Cynthia Nixon Gets Boost From Bill de Blasio, Joe Biden Backs Cuomo 

As Andrew Cuomo scores major endorsements, Bill de Blasio casts doubt on the governor's chances of reelection.

Gov. Andrew Cuomo and Mayor Bill de Blasio. Stephanie Keith/Getty Images

Although Gov. Andrew Cuomo has received high-profile endorsements from former Democratic presidential nominee Hillary Clinton and former Vice President Joe Biden at the New York State Democratic Party Convention, Mayor Bill de Blasio—who was not at the star-studded affair—seems confident that his longtime friend and ally Cynthia Nixon could prevail.

On Wednesday, the first day of the convention in Hempstead, N.Y., Cuomo received a whopping 95 percent of votes cast by convention delegates, while Nixon received a mere five percent. To get a spot on the ballot and be permitted to speak at the convention, candidates have to receive at least 25 percent of the vote. Cuomo accepted the nomination to serve a third term as governor on Thursday.

On Thursday morning, Biden backed Cuomo. Clinton, a longtime ally of Cuomo, endorsed him on Wednesday afternoon.

De Blasio, as he has indicated since Nixon formally declared her candidacy in March, said he is “not in this primary yet” and plans to make a decision about the race at some point. He maintained that his focus is on helping Democrats win back the state Senate, which he thinks is “about to flip Democratic.”

“At some point, I will weigh in, but I want to say there’s a question of what’s happening, why it’s happening,” he said on MSNBC’s Morning Joe on Thursday morning, referring to hunger for change among progressives within the Democratic Party. “It’s very consistent with what we see around the whole country.”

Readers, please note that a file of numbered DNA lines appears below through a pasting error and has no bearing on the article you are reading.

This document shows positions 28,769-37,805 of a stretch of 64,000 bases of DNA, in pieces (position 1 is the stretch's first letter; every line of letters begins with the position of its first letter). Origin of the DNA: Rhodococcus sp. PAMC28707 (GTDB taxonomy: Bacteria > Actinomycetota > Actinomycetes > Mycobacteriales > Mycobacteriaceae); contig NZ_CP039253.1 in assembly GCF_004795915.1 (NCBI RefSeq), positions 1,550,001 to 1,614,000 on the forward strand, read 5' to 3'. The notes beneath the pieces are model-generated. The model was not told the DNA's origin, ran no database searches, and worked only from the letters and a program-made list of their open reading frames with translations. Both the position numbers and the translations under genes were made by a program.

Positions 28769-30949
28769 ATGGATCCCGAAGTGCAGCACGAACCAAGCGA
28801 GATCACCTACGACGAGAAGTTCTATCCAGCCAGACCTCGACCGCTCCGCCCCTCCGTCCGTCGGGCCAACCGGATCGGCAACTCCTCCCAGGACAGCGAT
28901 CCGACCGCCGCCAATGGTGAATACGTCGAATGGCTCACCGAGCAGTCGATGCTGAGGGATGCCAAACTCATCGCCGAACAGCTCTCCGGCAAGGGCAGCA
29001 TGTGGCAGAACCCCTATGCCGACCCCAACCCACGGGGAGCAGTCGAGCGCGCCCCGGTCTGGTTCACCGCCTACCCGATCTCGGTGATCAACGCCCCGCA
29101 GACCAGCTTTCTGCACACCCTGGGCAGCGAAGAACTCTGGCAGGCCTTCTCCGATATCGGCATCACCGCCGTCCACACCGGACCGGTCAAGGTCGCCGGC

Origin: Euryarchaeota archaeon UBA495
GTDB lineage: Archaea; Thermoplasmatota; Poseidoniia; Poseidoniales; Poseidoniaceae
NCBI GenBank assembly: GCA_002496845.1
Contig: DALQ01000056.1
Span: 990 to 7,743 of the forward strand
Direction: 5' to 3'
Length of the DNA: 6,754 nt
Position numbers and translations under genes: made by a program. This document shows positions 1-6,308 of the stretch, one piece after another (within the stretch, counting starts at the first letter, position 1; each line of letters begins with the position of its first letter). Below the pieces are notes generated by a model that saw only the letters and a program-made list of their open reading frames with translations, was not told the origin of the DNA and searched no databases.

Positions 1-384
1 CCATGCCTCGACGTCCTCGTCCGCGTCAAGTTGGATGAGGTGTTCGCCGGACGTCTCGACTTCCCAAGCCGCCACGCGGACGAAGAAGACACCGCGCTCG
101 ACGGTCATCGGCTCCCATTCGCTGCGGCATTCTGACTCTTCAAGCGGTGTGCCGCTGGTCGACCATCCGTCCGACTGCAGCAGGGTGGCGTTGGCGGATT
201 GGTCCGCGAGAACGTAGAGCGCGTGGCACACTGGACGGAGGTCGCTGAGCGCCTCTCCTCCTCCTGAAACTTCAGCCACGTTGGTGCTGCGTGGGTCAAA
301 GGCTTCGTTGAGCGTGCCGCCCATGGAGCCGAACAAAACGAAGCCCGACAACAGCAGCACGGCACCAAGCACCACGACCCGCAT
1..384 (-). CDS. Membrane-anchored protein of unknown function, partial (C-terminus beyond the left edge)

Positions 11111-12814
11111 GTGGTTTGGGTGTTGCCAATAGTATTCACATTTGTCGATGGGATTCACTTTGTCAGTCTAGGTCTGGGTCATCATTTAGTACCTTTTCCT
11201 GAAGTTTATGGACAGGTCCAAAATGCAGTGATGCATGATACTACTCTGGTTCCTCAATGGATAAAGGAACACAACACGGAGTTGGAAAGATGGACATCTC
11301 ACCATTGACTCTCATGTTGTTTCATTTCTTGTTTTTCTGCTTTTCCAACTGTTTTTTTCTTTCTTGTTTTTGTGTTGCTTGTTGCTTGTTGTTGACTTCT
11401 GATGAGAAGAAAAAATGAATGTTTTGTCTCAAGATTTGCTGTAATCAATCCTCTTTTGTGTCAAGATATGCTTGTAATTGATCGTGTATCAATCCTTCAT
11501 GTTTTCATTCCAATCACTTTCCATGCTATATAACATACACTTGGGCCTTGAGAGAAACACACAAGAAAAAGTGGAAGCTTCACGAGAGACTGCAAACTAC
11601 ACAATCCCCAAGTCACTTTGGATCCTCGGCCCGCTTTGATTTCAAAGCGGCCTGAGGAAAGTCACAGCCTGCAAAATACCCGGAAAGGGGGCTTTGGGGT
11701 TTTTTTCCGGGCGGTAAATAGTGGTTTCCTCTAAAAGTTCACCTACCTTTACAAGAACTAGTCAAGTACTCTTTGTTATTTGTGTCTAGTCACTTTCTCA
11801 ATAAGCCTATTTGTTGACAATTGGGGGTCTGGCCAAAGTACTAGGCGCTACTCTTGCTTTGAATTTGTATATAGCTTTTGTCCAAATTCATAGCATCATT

When asked whether he thinks Nixon can win, he expressed full confidence in her prospects.

“… unquestionably,” de Blasio continued. “In a race with two prominent candidates, in a time that people are very distrustful of the status quo, anything can happen.”

He pointed to the fact that there are progressives and “change agents” in the party who no longer accept the status quo, insisting that they have “the wind at their back.” He gave Stacey Abrams, who recently won the Democratic gubernatorial primary in Georgia, as an example. Abrams could become the country’s first black female governor.

When asked about the fact that his policy positions line up more with Nixon’s than Cuomo’s—for example, they have both blasted what they believe is the governor’s role in allowing former breakaway Democrats to caucus with Republicans in the state Senate—he acknowledged his history with Nixon and her work on education issues.

“In terms of history, I have a great respectful positive history with Cynthia Nixon,” he added. “We’ve worked very closely together. She’s been an education activist. She’s been someone who’s fought for, I think, a lot of the right things. But the fact is the electoral decisions are something I’ll make when I feel it’s the appropriate time.”

De Blasio attended the state Democratic Party’s convention in 2014. He suggested that he was not offered a substantial role at this year’s convention.

“I’m a progressive, and I’m a very proud progressive, and I am going to be involved in efforts in this city, this state, this country to create a more progressive Democratic Party and a more progressive country,” he told reporters at an unrelated press conference on Wednesday. “That said, you know, there was not an invitation to play a meaningful role at the convention. I got a lot of other good things I can do with my time. And so, I’m not worried about it. I’m going to continue my work either way.”